Vegan doctors create UK's first plant-based healthcare service

·5-min read
Two doctors have launched the UK's first plant-based healthcare system. (Getty Images)
Two doctors have launched the UK's first plant-based healthcare system. (Getty Images)

Two vegan doctors have created the UK’s first-ever plant-based healthcare service, which aims to help patients improve their health by embracing a meat-less life.

Dr Shireen Kassam and Dr Laura Freeman launched Plant-Based Health Online (PBHO) earlier this year, with the hope of educating people on “the benefits of whole food plant-based nutrition in preventing and treating chronic disease".

Patients on the platform will gain access to general practitioners (GPs), nutritionists, registered dieticians, personal trainers and health coaches, with the aim of helping them to transition to an overall sustainable lifestyle with the inclusion of a plant-based diet.

There seems to be a demand for the service, with recent research revealing the coronavirus pandemic has fuelled a rise in those turning to plant-based diets.

Around one in five people (18%) in the UK say they have eaten more vegetarian/vegan food since the start of the pandemic in March 2020, with a similar number saying that COVID-19 means it's more likely they'll become fully vegetarian or vegan from now on, according to a survey by Proagrica.

Meanwhile further research by Public Health England of over 5,000 adults, showed that seven in 10 are motivated by the coronavirus pandemic to switch to a healthier lifestyle.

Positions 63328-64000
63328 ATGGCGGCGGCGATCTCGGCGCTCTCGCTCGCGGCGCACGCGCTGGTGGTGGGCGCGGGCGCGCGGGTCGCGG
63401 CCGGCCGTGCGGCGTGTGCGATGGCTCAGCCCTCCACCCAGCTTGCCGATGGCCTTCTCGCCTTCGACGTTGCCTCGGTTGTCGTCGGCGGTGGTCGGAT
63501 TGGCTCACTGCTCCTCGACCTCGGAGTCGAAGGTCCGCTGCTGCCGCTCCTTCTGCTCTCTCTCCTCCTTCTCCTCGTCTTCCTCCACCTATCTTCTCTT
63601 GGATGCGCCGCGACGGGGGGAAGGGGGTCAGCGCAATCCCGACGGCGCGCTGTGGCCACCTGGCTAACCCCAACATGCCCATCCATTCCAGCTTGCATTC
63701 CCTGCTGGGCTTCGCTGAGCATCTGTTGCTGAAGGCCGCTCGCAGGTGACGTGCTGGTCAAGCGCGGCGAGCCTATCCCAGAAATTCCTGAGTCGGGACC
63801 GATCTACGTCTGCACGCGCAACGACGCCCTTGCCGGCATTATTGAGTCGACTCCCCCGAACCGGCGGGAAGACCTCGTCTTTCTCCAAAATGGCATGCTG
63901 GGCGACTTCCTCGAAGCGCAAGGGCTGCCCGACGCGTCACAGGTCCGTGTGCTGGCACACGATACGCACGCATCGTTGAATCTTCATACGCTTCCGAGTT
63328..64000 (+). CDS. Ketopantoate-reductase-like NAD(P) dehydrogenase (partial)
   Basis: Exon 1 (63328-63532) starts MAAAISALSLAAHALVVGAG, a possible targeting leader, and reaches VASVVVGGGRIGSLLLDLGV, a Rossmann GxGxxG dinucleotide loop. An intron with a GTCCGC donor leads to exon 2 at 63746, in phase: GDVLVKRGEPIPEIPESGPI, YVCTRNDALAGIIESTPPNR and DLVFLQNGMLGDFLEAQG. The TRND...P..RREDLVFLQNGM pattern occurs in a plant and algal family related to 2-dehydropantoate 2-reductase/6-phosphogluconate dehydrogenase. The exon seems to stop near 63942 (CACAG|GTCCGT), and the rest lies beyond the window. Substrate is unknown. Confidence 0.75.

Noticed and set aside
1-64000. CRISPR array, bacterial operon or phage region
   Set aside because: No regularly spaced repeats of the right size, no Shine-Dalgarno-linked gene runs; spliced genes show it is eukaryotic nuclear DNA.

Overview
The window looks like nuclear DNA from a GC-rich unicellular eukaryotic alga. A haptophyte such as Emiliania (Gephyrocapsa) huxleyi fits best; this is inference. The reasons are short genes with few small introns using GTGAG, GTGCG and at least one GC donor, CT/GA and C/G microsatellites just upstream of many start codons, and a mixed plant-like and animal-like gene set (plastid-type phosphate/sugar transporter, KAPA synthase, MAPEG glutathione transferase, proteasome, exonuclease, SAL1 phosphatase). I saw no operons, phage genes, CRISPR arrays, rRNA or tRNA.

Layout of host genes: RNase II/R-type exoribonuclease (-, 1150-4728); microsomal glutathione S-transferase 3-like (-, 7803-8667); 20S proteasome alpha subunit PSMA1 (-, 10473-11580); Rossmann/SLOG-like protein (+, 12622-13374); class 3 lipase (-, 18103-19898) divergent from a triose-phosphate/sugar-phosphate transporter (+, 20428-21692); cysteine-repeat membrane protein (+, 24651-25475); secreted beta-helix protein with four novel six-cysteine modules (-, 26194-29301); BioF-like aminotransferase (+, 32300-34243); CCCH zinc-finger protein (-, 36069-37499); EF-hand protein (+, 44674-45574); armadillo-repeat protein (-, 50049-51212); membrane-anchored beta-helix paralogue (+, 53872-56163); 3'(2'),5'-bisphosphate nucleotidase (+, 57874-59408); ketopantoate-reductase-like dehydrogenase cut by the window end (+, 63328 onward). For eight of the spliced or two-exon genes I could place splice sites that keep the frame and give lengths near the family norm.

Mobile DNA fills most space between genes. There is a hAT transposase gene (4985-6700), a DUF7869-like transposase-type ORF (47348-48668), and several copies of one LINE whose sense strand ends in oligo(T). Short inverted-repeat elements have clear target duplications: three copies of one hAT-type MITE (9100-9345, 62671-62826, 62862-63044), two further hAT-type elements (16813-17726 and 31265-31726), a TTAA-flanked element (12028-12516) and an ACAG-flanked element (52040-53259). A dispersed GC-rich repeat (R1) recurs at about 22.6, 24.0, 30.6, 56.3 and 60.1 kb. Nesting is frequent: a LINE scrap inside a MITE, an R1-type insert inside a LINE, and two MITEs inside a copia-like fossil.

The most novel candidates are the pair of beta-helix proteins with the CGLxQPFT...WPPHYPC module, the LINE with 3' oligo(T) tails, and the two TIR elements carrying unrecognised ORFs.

Read more: Replacing meat and dairy with vegan alternatives cuts risk of heart disease by third, study finds

Dr Kassam launched PBHO to try to educate people on the benefits of a plant-based lifestyle. (Collect)
Dr Kassam launched PBHO to try to educate people on the benefits of a plant-based lifestyle. (Collect)

Dr Shireen Kassam, 45, from Hampshire, has been vegan since 2013 and says she and Dr Freeman hit upon the idea for PBHO after realising how many people were looking to find doctors and health professionals that could support them in their decision to adopt a plant-based diet.

"The people who reached out to me were frustrated by the lack of understanding and knowledge from their own healthcare providers about diet and lifestyle and that they were only able to offer conventional allopathic interventions such as pharmaceutical medications," she tells Yahoo UK.

"I myself had also become frustrated in my own work by the high level of chronic illness amongst the patients under my own care. Especially since the knowledge I had gained in recent years pointed to the fact that most of these chronic illnesses could be eliminated by adopting healthy lifestyle habits, including a plant-based diet."

When the pandemic hit the UK in March 2020, Dr Kassam says it became clear that those individuals with underlying chronic illnesses were suffering the most.

"It motivated me to try and provide a new way of delivering healthcare, especially since the NHS was now in crisis mode and only dealing with emergencies.

"I had just come across Plant Based Telehealth in the US and thought it was a fabulous concept.

"Laura immediately came to mind as the person who could develop such a service in the UK as she had already started her own lifestyle medicine clinics in Scotland.